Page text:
1. Internet access services
  2. Network access (NAP) services
  3. Data communication system services;
  4. Internet protocol television (IPTV) services


IPTV is regulated for the first time by the New Regulation, while VoIP services, which were classified as multimedia services under Reg 21/2001, are now categorized as value-added telephony services.


C. Rights and Obligations of Telecommunications-service Providers


The New Regulation incorporates a consolidated list of the rights and obligations of telecommunications-service providers – these were previously widely dispersed across various regulations. Of particular importance, a telecommunications-service provider is now required to commence commercial telecommunications operations within 120 calendar days of its operating license becoming effective.


D. Content Restrictions


The New Regulation incorporates provisions that prohibit a telecommunications-service provider from making available content that violates the provisions of the laws and regulations. If a telecommunications service provider relies on a third party to supply content, they are obligated to inform the third party of this prohibition. Should any content violate the provisions of the laws and regulations, then it must be blocked by the telecommunications-service provider.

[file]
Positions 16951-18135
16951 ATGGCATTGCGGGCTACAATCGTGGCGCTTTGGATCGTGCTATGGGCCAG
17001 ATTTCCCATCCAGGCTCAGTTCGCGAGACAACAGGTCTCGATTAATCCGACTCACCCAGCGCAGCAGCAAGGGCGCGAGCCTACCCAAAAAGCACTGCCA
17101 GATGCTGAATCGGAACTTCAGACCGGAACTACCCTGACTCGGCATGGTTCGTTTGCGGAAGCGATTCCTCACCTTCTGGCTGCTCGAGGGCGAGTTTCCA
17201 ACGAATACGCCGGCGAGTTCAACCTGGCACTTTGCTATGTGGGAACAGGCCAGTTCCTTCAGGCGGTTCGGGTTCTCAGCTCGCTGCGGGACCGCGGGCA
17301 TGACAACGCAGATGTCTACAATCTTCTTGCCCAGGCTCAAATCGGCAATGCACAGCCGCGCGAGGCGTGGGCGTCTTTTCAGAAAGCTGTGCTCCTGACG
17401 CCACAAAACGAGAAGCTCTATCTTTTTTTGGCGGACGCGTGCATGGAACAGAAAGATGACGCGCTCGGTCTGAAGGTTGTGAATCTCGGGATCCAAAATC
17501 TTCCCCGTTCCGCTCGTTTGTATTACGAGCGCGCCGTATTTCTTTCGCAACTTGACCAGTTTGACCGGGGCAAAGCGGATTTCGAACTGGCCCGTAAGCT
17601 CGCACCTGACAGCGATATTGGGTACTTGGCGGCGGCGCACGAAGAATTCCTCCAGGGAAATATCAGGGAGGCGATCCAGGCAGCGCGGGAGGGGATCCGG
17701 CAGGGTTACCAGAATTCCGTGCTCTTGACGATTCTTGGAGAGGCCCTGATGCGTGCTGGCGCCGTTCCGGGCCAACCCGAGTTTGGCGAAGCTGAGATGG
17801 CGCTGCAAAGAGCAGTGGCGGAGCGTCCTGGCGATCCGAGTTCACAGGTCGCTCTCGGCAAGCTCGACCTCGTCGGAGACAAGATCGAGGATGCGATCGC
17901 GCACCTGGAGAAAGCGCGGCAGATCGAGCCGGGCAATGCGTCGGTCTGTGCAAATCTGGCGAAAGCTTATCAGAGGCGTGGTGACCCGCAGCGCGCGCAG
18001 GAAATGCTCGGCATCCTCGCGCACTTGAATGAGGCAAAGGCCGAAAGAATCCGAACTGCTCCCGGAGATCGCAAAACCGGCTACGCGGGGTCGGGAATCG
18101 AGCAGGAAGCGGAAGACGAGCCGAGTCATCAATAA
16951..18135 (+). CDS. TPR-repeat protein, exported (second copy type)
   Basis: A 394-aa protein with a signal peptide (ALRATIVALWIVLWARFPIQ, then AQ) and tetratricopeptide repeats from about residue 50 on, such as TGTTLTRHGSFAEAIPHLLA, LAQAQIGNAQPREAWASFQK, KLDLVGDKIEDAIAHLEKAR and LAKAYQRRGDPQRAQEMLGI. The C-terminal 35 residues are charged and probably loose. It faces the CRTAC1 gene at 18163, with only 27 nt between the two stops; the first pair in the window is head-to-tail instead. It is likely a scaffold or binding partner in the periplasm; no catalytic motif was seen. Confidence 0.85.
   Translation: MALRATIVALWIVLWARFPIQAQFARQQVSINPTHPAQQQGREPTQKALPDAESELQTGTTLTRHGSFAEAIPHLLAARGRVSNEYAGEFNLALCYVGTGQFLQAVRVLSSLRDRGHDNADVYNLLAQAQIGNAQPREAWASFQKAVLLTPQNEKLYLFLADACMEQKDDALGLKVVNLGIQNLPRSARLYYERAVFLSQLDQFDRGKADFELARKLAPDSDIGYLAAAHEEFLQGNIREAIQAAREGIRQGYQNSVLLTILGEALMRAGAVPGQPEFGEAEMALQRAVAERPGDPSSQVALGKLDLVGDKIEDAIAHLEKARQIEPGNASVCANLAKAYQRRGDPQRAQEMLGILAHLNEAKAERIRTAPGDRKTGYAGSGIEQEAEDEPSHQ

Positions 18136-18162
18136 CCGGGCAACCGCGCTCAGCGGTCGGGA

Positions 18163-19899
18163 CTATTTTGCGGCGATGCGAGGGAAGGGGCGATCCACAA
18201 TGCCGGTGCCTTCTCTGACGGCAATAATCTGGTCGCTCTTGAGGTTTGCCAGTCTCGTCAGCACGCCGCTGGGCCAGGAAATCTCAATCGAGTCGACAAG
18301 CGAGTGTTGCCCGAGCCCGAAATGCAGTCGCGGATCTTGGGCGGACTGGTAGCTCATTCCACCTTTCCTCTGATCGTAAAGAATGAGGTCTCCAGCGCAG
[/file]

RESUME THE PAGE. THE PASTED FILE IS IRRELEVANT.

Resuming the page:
E. Data Confidentiality


Article 20 New Regulation imposes a specific obligation on a telecommunications-service provider to maintain the confidentiality of user data (at a minimum, the name and ID number of user).


F. Data Retention


Should a user terminate their subscription, the telecommunications-service provider is required to retain the user’s data for a minimum of 90 calendar days subsequent to termination.


G. Reselling of Telecommunications Services


For the first time in Indonesia, the New Regulation expressly permits the reselling of telecommunications services by a telecommunications-service provider to a third party prior to such services being accessed by an end-user.